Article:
Three judges today awarded a London trader the £1.4 million bonus he was denied by his Dutch bank employers.
Saleem Khatri went to the Court of Appeal claiming the bonus was due under a contract he had signed with Cooperatieve Centrale Raiffeisen-Boerenleenbank BA.
Lord Justice Jacob, giving the ruling of the court, said it would be "quite wrong to infer from all the circumstances" that Mr Khatri had accepted changes to the contract which would remove his right to performance related bonus.
The judge said Mr Khatri was employed by the bank as a derivatives trader from 1998 until 2009.
"It is common ground that the claimant was good at his job and regularly made money for the bank."
Under a contract signed by Mr Khatri in 2008, when his salary was increased to £100,000 a year, he was entitled to a performance related bonus.
Three months later the bank asked him to sign a letter which added restrictive covenants to his contract. Mr Khatri did not sign.
When redundancies were threatened, he made it plain to his employers that he did not accept that the letter was effective to deprive him of the performance related bonus under his original contract.
In January 2009 he was dismissed because of what the bank said was redundancy.
Lord Justice Jacob said: "By the end of 2008 the claimant had traded successfully on behalf of the bank."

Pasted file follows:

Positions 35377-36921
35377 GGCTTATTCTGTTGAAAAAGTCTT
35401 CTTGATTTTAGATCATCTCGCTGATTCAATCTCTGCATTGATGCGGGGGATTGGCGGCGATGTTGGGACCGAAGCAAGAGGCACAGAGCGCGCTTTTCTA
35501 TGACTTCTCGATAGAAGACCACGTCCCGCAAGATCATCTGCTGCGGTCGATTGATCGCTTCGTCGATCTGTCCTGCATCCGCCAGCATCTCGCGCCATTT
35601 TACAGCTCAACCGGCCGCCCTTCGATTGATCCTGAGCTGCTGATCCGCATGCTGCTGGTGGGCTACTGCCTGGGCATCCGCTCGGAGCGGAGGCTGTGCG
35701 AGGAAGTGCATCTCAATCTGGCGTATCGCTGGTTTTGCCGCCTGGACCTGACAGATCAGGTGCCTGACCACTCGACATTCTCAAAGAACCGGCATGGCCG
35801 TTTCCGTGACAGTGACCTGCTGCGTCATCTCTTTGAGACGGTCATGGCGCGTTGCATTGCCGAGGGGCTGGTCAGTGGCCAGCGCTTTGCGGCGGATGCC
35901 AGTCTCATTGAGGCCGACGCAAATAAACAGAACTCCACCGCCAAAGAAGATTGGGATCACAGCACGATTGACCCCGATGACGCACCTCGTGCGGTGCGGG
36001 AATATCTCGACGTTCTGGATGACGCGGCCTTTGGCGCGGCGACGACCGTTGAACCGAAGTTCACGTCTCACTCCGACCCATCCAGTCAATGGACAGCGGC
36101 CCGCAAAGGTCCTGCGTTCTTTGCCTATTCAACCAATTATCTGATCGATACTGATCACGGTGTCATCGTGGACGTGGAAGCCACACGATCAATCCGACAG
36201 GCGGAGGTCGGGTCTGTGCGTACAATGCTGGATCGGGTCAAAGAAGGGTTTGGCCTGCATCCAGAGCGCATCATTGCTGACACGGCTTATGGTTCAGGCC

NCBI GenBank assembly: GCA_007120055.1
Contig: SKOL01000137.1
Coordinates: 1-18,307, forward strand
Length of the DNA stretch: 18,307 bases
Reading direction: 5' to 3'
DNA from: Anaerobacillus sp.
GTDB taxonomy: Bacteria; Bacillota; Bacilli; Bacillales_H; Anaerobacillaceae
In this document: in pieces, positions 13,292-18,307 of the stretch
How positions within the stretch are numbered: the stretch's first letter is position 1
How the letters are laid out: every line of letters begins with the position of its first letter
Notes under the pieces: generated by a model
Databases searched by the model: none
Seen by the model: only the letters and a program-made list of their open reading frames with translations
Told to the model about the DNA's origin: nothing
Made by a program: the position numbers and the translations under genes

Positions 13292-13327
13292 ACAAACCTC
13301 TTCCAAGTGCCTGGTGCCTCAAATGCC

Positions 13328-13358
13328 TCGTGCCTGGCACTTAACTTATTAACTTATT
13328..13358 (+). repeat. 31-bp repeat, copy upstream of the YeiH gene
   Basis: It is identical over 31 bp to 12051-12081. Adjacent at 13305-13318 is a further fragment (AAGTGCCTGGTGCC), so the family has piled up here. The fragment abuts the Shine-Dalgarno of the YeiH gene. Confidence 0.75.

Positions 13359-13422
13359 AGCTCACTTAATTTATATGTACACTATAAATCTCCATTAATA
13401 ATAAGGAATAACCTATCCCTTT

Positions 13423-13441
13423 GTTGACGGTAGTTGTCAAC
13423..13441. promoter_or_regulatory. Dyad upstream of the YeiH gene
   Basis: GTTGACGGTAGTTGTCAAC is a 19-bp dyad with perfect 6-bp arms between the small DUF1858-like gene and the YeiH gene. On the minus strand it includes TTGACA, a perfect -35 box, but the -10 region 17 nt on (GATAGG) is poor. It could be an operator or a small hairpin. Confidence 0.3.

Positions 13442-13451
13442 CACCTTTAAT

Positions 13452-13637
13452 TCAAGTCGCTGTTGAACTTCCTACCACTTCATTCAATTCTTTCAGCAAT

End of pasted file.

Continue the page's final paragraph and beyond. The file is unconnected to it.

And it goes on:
He had made a profit of 13,898,066 euros (£12 million) and by the bonus formula was entitled to 1,601,767 euros (£1.39 million). Mr Khatri made that claim with interest.
The bank said that the variation to the contract took place against a general background of the financial crisis.
Other members of the trading team had bonus formulae in their contracts but this did not give them an entitlement to a bonus if the performance was achieved, said the bank.
Lord Justice Jacob said the contract contained the words "you will also be eligible" to the bonus payment.
He said this meant that the contract did confer on Mr Khatri a right to a bonus according to the formula.
"I reach this conclusion with no regret. If banks decide to reward their employees by means of purely discretionary bonuses then they should say so openly and not seek to dress up such a bonus with the language of entitlement qualified by a slight phrase which does not make it absolutely clear that there is in fact no entitlement at all.
"If you are to give with one hand and take away with the other, you must make that clear."